Tashkent’s Complaint

by Nathan Hamm on 10/16/2005 · 4 comments

[Editor’s note: I had meant to publish this earlier in the week, but it entirely slipped my mind. It’s still worth a read though]

Uzbekistan To Issue Complaint Against US
October 7, 2005 Rambler, National News Agency
[David Walther: Translator’s note: I have not seen other sources yet for any of the claims or allegations or even points of fact found in this article, I’m throwing it up as something to chew on…]

Mass media organs in Uzbekistan, Iran, and China report that in talks between President Islam Karimov and US Undersecretary of State Daniel Fried on 28 September, the two discussed the possibility of taking a US refusal to pay in full for the presence of their armed forces before an international arbiter. Official Uzbekistani sources do not deny this statement.

The complaint will be heard by the International Court of the UN and the Islamic Confederacy, in which Uzbekistan has membership. On 5 October the US Senate resolved not to pay Tashkent some 23 million dollars for rent on a US Air Force base in the Uzbek city of Khanabad. The EU almost simultaneously resolved to break off all partnership and cooperation with Uzbekistan after their refusal to allow an international inquiry into the events in Andijon.

Islam Karimov and other official figures in Uzbekistan allege that NATO cannot accept
their “defeat” in having to evacuate the “NATO” base and intelligence gathering facilities (разведобъектов, literally, “spy apparatus”) from Uzbekistan.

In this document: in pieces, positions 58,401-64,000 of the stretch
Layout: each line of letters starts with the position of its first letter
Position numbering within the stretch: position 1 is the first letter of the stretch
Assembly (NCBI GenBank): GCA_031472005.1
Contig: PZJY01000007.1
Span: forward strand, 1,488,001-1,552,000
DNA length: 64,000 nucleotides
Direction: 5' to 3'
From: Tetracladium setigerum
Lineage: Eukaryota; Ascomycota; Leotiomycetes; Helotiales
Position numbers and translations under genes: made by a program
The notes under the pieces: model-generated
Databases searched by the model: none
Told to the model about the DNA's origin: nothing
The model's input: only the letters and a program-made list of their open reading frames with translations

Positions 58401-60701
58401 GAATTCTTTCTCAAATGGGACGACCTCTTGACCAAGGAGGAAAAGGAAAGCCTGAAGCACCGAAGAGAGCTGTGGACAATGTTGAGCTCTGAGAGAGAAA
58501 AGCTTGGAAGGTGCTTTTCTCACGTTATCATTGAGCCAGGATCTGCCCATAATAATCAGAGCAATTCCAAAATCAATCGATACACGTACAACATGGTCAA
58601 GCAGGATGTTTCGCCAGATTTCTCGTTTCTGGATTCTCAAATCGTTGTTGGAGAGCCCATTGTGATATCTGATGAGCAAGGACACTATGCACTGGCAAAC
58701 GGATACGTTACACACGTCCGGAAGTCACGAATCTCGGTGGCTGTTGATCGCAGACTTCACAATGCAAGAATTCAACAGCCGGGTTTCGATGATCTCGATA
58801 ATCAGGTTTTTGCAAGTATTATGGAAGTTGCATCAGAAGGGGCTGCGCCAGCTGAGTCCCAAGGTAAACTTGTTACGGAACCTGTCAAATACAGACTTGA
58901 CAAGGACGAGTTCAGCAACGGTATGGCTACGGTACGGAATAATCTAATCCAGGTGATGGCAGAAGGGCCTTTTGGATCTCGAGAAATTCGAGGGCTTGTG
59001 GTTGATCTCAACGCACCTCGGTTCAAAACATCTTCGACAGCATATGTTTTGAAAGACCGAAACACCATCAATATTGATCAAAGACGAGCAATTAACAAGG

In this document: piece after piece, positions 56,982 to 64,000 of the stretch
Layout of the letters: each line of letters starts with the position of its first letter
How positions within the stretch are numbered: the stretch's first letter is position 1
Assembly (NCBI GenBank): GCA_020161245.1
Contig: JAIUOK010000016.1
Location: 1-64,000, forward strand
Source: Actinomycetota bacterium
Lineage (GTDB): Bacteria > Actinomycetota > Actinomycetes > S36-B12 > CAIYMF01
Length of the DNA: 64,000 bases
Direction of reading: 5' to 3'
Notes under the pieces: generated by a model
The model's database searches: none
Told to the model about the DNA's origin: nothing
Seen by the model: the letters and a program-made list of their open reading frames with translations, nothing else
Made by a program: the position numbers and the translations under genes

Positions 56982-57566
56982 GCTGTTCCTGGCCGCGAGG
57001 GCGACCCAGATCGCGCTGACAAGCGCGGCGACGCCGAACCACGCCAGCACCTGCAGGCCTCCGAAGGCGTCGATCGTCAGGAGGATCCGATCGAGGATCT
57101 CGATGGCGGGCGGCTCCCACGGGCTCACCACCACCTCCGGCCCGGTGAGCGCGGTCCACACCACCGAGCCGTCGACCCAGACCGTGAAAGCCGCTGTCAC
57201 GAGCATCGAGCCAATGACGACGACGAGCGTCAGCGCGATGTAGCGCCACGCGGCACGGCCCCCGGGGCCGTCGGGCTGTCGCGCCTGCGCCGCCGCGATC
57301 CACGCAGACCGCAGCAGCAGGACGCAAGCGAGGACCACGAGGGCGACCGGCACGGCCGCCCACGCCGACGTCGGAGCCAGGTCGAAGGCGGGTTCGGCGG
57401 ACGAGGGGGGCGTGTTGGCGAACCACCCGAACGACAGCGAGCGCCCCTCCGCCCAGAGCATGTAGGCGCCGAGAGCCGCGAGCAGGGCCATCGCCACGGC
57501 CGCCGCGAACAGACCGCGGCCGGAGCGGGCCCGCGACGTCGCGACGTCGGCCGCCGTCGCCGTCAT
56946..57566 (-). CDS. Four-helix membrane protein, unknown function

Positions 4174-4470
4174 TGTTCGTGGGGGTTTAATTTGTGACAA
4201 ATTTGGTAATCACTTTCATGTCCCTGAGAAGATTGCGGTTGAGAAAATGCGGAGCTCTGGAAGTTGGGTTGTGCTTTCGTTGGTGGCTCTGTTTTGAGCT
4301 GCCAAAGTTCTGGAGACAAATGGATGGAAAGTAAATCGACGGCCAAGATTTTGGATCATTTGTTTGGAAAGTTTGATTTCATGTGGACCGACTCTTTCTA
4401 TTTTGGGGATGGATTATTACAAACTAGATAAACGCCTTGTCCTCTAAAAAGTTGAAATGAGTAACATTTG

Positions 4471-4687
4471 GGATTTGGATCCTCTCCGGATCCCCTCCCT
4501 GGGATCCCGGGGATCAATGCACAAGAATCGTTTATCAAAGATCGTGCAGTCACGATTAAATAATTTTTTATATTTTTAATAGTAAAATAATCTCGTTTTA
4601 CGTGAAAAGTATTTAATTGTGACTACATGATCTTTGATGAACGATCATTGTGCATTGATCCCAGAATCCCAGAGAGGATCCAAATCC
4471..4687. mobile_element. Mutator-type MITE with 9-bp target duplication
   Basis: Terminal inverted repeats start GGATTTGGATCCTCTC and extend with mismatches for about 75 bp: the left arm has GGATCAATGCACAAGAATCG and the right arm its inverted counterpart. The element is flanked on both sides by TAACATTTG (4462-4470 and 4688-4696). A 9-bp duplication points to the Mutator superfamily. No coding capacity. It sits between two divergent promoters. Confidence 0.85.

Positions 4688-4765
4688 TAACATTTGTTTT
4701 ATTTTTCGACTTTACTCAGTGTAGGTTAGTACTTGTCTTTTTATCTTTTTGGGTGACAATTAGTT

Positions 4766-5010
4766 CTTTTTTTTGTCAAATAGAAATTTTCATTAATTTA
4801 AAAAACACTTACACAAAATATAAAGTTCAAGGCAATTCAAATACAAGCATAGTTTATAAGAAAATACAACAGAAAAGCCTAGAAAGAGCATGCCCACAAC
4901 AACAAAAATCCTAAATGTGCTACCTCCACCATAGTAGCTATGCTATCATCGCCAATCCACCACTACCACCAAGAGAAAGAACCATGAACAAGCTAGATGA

The US and EU blame Uzbekistan for antidemocratic and repressive actions [against its people], but as President Islam Karimov notes, while Uzbekistan accommodated NATO’s “antiterrorist” troops, allegations like this one directed at Tashkent were notably absent.

The recent Russo-Uzbek joint military exercises and the transit agreement transporting Uzbek natural gas to and through Russia only serve to intensify the confrontation between the West and the leadership of Uzbekistan. Central Asian news agencies suggest that US Secretary of State Rice and her colleagues are paying special attention to “human rights” in Central Asia of late not without ulterior motive: it can be suggested that firstly, the US will [use “human rights propaganda to] push Kazakhstan (where Secretary Rice will soon visit) towards an Anti-Uzbek position (literally, will impose anti-Uzbekistani politics on Kazakhstan) because more than half of Uzbek export goods are transported across Kazakhstan; and secondly, it can be suggested that the organization of antigovernment excesses is not only possible in the Fergana Valley, where Islamic Radicals are active, but also among Karakalpaks, living in the Aral Sea region of Uzbekistan. [I know this paragraph does not make a lot of sense logically, but this is what was written in the article].

Several Karakalpak groups frequently demand full independence from Tashkent for their region—but all gas and oil production from Uzbekistan and Turkmenistan cross through Karakalpakistan, and the bulk of the oil and gas resources of Uzbekistan are concentrated in this autonomous region. Therefore, destabilization of the region presents many possibilities for disrupting transport of Central Asian natural gas to Russia and the CIS.